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Speaking of drift modes, the Ioniq 5 N has its own. Labelled N Drift Optimiser, it does exactly what it says on the tin and primes the car for optimum sideways action. It’s even got a built-in clutch-kick (or as Hyundai calls it, Torque Kick Drift) that, when you pull back both steering wheel paddles, suspends the power and then re-engages it with a thump when you release. Nice idea, but it requires the driver to have hands at nine and three in order to activate – not ideal when you’re about to apply armfuls of corrective lock.

Finally, the N Pedal setting takes one-pedal driving to the extremes, with any lift off the throttle delivering significant (up to 0.6G) regen braking. That’s enough to shift the weight over the nose and create an incredibly pointy front end.

Finally, N Grin Boost (yes, that’s really what they called it…), gets its own button on the steering wheel. Press it and you get 10 seconds of 641bhp lunacy for optimum straight-line performance. Otherwise, the motors only produce a piddling 601bhp.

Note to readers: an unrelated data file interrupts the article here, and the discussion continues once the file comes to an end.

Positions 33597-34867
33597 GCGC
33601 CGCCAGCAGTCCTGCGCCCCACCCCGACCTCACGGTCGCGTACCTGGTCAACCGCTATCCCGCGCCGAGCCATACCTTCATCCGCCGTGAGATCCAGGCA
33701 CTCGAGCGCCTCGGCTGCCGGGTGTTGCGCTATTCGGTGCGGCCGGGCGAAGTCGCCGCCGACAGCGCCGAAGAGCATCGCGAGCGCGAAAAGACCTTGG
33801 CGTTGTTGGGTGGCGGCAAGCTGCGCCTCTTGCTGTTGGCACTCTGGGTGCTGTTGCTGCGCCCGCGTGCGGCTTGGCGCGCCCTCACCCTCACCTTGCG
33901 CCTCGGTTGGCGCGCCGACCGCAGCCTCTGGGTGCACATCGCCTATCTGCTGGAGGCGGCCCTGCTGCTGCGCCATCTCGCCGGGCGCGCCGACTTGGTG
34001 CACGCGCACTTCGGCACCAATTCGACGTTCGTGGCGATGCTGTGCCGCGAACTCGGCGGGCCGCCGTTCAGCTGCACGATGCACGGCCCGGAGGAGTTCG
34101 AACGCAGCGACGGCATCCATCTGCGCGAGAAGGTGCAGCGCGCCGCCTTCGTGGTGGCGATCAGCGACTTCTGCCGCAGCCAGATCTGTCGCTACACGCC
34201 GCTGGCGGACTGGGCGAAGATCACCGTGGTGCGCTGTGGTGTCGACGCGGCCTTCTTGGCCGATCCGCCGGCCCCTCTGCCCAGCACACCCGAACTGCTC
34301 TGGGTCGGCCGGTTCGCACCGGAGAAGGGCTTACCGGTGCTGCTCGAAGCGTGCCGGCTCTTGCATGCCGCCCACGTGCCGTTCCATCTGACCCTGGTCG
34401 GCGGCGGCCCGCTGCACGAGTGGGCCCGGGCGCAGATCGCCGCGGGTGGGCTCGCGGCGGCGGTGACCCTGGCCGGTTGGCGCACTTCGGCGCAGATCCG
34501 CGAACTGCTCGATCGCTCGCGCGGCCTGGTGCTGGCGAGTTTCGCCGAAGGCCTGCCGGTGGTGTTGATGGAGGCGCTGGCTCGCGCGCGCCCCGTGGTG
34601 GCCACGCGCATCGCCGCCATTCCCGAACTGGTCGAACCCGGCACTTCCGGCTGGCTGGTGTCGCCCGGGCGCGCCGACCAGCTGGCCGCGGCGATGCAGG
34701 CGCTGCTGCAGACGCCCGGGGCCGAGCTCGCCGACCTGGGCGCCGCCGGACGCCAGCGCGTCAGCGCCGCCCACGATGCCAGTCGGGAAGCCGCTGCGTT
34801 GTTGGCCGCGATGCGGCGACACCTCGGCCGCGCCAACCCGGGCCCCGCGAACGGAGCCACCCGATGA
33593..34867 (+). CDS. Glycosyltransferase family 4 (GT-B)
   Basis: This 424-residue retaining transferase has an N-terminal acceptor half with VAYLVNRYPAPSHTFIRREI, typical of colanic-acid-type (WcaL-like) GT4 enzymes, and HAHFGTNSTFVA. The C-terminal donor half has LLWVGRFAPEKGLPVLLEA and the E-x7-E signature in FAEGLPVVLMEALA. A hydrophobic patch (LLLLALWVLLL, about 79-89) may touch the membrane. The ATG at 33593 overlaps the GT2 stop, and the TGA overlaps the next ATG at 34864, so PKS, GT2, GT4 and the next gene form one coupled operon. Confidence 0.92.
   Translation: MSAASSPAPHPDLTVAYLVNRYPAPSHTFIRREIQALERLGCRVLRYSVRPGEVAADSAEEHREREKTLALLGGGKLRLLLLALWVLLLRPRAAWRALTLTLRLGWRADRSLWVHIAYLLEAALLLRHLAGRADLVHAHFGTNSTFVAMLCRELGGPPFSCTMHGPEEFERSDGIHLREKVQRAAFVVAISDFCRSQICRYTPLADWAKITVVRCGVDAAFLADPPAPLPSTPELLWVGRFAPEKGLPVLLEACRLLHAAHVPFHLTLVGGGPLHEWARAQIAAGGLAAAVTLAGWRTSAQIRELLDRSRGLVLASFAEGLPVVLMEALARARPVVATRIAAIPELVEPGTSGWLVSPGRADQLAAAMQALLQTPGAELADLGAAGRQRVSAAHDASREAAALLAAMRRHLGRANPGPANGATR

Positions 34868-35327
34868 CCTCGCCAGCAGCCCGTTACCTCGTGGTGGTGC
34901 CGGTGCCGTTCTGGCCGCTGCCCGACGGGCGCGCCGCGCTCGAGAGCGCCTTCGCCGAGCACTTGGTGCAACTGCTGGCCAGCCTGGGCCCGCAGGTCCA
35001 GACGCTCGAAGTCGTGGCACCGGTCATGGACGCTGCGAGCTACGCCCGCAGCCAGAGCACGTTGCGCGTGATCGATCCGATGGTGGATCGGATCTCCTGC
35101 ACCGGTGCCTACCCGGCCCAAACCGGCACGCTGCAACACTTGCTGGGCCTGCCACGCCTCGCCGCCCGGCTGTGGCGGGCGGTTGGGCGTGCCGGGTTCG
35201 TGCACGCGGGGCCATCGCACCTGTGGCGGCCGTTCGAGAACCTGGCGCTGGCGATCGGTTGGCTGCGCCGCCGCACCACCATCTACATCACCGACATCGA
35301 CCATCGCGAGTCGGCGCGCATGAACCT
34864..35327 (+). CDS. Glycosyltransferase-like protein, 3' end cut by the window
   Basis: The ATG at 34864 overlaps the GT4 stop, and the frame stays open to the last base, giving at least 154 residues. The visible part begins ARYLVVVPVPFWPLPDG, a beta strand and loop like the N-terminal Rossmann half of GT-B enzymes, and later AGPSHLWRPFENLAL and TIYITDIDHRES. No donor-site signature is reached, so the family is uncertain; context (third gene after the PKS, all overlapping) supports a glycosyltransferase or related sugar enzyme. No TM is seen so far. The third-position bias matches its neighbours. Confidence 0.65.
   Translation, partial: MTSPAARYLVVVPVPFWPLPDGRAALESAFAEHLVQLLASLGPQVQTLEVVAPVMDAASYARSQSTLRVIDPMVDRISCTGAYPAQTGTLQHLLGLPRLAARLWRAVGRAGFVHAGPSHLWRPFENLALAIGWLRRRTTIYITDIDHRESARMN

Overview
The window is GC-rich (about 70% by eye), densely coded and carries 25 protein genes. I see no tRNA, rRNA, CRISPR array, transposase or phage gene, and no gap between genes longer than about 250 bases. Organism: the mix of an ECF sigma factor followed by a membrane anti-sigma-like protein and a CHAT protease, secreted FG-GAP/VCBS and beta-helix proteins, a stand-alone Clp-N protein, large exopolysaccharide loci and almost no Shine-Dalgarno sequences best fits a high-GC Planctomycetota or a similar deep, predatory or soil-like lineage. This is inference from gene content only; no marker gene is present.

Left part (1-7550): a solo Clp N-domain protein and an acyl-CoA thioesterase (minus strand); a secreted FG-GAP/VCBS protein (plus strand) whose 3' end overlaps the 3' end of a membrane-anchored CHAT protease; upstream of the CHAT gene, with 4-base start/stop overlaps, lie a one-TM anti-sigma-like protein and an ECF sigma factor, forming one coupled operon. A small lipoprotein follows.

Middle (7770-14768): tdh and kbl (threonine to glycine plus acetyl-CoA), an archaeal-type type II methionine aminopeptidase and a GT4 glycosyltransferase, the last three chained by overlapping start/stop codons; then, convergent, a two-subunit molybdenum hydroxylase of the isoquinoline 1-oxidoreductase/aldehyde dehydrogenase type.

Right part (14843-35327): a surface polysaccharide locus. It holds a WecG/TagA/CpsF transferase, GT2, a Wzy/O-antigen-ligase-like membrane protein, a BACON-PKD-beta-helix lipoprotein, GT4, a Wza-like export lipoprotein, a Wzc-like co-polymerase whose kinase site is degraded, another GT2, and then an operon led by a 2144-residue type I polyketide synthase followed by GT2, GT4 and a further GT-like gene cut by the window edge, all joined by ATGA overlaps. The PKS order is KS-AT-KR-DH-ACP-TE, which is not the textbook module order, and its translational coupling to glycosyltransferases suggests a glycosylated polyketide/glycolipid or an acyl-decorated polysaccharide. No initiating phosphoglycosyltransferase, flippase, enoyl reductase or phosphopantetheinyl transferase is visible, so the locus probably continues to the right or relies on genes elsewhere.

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If that all sounds confusing, you’d be right, but you quickly learn the settings you like and the result is exceptional. The Ioniq 5 N is an EV with a sense of humour and it’s addictive to drive. The way the car violently jumps as you upshift at full throttle, bounces off and is accompanied by a faux exhaust sound that you can hear move down the car is the best kind of silly. Even though it’s all simulated I found myself explaining it to people as if I had an actual engine, which shows just how well-engineered it is.

There was always the worry that it would all fall apart on UK roads, but delightfully this isn’t the case. Granted, it’s a bit firm and that’s no surprise for a car on 21-inch alloy wheels, but it is pliant on all but the roughest roads. The ‘normal’ suspension setting is the one you should leave it in for most of the time, and ‘sport’ if you’re on your own for a hoon. ‘Sport+’ is just a bit too brittle, keep that one saved for a circuit.